Study: State's Homeless Youth Need Better Resources
When 20-year-old Lorenzo Rowell's grandmother got put in a nursing home last year, he found himself homeless.
ROWELL: I didn't want to go to like a shelter with a lot of older people…like old dudes and drug addicts.
After a lot of phone calls, he eventually found a youth shelter. Rowell says those centers are better equipped to help young people find jobs and programs.
But Rowell waited for about a month before the shelter had enough space to let him in.
And a new report says his experience is not uncommon.
The report recommends doubling the number of state beds and providing intensive employment services. It says an additional $7 million annually is needed to help homeless youth who aren't in the care of a parent or guardian.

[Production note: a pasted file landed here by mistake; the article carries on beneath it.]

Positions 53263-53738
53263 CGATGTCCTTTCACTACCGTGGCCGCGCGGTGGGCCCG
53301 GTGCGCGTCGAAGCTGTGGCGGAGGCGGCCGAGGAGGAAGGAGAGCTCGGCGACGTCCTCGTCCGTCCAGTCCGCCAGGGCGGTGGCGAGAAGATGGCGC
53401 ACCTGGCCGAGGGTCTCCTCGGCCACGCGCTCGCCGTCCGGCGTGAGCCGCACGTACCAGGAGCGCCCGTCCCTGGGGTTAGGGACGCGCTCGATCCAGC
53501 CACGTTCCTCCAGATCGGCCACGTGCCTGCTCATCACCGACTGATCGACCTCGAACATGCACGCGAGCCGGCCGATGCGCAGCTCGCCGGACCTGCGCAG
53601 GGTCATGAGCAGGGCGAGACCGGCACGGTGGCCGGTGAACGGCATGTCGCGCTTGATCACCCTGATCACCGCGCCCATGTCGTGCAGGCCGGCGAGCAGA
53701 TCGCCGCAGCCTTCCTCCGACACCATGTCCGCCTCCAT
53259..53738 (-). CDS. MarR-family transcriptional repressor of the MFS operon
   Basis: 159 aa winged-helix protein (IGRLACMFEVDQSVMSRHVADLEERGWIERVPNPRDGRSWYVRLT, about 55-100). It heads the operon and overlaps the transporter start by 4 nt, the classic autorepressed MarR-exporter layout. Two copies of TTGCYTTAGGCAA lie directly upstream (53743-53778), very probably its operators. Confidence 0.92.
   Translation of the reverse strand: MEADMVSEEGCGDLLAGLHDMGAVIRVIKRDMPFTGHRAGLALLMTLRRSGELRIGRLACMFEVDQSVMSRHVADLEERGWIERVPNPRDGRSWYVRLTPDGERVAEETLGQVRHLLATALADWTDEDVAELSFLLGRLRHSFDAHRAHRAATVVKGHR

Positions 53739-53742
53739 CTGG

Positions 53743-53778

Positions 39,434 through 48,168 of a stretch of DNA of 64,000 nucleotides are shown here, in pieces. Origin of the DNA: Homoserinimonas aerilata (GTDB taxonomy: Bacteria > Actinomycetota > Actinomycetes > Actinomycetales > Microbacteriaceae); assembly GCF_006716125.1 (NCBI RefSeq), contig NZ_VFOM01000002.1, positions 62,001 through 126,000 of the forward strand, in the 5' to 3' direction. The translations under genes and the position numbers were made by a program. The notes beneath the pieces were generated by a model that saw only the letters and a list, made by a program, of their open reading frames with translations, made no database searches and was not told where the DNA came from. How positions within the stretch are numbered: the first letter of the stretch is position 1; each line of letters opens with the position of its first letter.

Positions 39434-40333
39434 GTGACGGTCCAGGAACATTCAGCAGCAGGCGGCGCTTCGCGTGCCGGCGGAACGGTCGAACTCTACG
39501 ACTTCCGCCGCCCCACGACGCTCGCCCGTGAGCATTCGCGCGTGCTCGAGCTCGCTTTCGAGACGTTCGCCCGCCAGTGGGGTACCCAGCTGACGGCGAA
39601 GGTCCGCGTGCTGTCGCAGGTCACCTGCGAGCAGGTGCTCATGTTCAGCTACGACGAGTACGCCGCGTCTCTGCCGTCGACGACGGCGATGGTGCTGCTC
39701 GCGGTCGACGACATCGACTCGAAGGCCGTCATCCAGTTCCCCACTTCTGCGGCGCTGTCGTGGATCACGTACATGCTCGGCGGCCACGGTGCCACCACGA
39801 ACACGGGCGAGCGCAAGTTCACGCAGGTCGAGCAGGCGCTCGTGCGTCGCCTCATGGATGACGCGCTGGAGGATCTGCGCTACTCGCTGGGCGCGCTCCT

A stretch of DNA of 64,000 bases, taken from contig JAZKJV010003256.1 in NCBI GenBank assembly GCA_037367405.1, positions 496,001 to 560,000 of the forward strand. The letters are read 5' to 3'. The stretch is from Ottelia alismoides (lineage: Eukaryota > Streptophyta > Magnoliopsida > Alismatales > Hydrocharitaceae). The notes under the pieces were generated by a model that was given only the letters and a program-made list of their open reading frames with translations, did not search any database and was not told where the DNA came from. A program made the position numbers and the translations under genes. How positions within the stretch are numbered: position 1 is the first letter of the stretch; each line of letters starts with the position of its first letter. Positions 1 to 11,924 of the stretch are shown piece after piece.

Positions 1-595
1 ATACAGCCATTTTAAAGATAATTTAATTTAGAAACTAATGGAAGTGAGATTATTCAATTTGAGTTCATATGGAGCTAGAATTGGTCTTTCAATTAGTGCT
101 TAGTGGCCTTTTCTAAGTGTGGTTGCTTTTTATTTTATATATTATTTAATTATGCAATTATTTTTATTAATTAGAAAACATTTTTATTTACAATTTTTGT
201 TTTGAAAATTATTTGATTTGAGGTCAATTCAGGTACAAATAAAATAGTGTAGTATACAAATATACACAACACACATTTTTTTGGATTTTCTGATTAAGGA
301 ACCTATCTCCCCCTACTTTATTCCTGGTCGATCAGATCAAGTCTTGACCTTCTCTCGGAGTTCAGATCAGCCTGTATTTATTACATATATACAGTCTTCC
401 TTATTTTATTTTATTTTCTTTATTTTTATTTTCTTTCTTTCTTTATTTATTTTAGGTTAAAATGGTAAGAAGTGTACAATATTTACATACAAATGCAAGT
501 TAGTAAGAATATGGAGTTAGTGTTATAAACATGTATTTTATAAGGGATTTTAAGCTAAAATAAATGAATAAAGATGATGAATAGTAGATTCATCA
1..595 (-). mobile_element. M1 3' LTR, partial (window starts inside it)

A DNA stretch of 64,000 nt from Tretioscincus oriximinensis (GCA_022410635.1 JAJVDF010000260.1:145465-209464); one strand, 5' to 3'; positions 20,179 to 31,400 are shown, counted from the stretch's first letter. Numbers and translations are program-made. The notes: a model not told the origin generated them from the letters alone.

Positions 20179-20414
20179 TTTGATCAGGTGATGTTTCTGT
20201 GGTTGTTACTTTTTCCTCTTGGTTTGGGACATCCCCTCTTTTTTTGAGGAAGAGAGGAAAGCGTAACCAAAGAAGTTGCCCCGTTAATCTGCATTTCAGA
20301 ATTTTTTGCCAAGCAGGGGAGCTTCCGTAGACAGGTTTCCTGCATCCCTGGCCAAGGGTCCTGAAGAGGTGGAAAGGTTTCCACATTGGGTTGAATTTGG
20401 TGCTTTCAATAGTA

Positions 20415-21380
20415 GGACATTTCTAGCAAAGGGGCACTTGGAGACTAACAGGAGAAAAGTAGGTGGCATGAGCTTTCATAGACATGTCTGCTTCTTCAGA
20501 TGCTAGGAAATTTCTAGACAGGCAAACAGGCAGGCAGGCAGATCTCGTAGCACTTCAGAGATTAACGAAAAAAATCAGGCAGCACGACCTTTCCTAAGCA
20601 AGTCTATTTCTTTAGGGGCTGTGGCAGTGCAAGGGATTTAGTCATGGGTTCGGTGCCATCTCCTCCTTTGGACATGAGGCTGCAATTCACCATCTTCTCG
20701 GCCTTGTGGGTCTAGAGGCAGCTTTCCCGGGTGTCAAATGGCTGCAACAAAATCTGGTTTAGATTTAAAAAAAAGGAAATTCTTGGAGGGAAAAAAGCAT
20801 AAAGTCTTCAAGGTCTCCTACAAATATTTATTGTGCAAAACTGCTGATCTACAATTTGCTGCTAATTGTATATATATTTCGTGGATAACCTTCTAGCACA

Anne Holcomb works at The Night Ministry. She says the youth shelter sometimes turns away two youth a day.
HOLCOMB: There're over 10,000 homeless youth in Chicago a year. And the number of beds in the city is not near enough to meet that need.
Lorenzo Rowell stayed only briefly at the homeless shelter that took him in. But he continues to works closely with a youth group there. Rowell got his GED and is now enrolled at Chicago State University.
And he lives in a dorm.
I'm Natalie Moore, Chicago Public Radio.